United States District Court, D. Oregon
ORDER FOR EAJA FEES
Malcolm F. Marsh United States District Judge
October 11, 2016, the Court issued and Opinion and Order
reversing the Commissioner's of Social Security
("the Commissioner") final decision, and remanding
this case for an immediate payment of benefits. Op. &
Order, ECF No. 19. On January 7, 2017, Plaintiff Melissa Jo
Young requested an award of attorney fees in the amount of
$15, 269.26 for 79.7 hours of attorney time pursuant to the
Equal Access to Justice Act ("EAJA'), 28 U.S.C.
§ 2412. PL's Appl. for Fees, ECF No. 21. The
Commissioner does not dispute that Plaintiff is entitled to
fees, but contests the reasonableness of Plaintiff s request
and seeks a reduction to 30 hours of attorney time.
Def.'s Resp., ECF No. 24. Plaintiff has filed a reply.
Reply, ECF No. 25. For the reasons that follow, Plaintiffs
application for fees is granted in part and denied in part.
protectively filed an application for supplemental security
income ("SSI") disability benefits alleging
disability due to post-traumatic stress disorder
("PTSD"), hepatitis C, and pain in her foot, back,
and head, and difficulty balancing. Plaintiffs application
was denied initially and upon reconsideration. After a
hearing, the ALJ issued an unfavorable hearing. Plaintiff
appealed. Based on a stipulation by the parties, on September
13, 2013, the court entered an order reversing and remanding
the case for further administrative proceedings, including
that the ALJ undertake a drug abuse and alcoholism
("DAA") materiality analysis on remand. The Appeals
Council directed the ALJ to update the record, conduct
additional consultative examinations, reconsider medical
opinions, reconsider lay testimony, and continue the
sequential evaluation process, and if Plaintiff is found
disabled, "determine whether alcoholism is a
contributing factor material to the finding of
consultative examinations and a new hearing were conducted,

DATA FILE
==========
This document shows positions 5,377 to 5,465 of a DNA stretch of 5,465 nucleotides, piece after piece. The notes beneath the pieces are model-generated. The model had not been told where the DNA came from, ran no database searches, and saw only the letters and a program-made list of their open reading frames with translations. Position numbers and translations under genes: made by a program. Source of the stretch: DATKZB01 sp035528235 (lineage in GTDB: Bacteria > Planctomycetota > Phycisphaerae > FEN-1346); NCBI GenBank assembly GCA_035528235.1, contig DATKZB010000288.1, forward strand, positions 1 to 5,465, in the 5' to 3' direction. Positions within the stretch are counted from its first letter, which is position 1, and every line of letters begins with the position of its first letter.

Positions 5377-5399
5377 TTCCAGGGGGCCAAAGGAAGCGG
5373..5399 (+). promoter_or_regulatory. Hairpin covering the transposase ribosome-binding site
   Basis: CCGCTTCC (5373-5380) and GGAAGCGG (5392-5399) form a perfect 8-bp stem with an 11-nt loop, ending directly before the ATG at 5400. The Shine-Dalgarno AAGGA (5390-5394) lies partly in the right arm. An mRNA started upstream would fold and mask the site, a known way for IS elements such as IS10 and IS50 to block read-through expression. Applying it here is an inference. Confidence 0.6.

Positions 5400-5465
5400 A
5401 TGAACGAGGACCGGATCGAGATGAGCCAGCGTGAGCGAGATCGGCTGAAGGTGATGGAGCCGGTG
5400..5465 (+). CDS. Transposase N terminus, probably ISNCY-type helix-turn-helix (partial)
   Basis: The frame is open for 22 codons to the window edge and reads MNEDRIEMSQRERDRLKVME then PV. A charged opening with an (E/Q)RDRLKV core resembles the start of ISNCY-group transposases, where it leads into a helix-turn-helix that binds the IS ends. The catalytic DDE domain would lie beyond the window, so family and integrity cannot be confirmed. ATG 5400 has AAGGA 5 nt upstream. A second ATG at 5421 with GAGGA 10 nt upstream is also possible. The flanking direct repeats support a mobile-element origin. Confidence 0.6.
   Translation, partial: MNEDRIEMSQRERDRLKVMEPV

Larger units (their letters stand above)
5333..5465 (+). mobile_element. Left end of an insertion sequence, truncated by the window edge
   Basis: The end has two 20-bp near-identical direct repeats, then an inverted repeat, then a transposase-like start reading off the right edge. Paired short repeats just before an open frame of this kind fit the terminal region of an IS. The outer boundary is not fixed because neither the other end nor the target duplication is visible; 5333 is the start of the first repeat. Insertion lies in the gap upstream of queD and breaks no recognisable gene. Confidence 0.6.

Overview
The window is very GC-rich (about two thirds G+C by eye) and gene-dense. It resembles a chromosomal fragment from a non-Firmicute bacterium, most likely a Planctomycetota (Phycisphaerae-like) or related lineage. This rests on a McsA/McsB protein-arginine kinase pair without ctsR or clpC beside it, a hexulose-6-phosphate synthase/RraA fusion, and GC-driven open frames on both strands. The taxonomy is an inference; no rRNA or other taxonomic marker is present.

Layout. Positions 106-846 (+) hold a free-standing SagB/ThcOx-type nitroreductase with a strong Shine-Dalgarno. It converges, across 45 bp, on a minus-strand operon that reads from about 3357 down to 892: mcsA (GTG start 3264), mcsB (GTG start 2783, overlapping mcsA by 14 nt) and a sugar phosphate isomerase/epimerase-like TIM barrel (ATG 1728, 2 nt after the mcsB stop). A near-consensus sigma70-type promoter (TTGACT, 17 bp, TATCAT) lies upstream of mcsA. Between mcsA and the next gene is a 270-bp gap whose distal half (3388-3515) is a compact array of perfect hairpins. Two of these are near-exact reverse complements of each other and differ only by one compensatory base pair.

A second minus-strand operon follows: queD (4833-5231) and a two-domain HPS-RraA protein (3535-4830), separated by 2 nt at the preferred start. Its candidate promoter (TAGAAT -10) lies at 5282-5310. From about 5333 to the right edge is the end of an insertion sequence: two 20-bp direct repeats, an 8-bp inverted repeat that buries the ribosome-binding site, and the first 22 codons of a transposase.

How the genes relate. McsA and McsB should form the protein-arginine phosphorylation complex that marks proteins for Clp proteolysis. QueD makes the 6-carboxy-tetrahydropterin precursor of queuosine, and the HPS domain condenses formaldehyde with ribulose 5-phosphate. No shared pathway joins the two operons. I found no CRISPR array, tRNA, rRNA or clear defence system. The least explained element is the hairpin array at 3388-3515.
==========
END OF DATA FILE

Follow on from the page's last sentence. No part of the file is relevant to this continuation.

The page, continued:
the ALJ issued a decision finding that Plaintiff is disabled
because she meets or equals Listing 12.06 and 12.09. However,
undertaking the DAA materiality analysis, the ALJ found
Plaintiff has the residual functional capacity to perform a
modified level of light work if the substance stopped.
Accordingly, the ALJ determined Plaintiffs alcoholism is a
contributing factor material to her disability determination,
and therefore, she is not entitled to disability benefits.
Op. & Order at 4-5.
appeal to this court, I concluded that the ALJ erroneously
evaluated the medical evidence at step three of the DAA
materiality analysis. Specifically, I concluded that the ALJ
erred in finding that Plaintiffs Paragraph B limitations of
Listing 12.06 would improve from "marked" to
"moderate" in the absence of her substance abuse
and failed to consider Dr. Rawlins' 2006 Mental Residual
Functional Capacity Assessment. Additionally, I noted that
the case "demonstrates the difficulty in disentangling a
claimant's substance abuse from a co-occurring mental
disorder, especially when there are limited or no periods of
abstinence." Op. & Order at 19, ECF 19. I concluded
that when Dr. Rawlins' 2006 and 2007 opinions were fully
credited, Plaintiffs co-occurring metal disorder would not
improve to the point of nondisability when her alcoholism is
absent, and that therefore, her alcoholism is not a
contributing factor material to her disability, and remanded
the case for an immediate calculation of benefits.
prevailing party, Plaintiff filed the current application for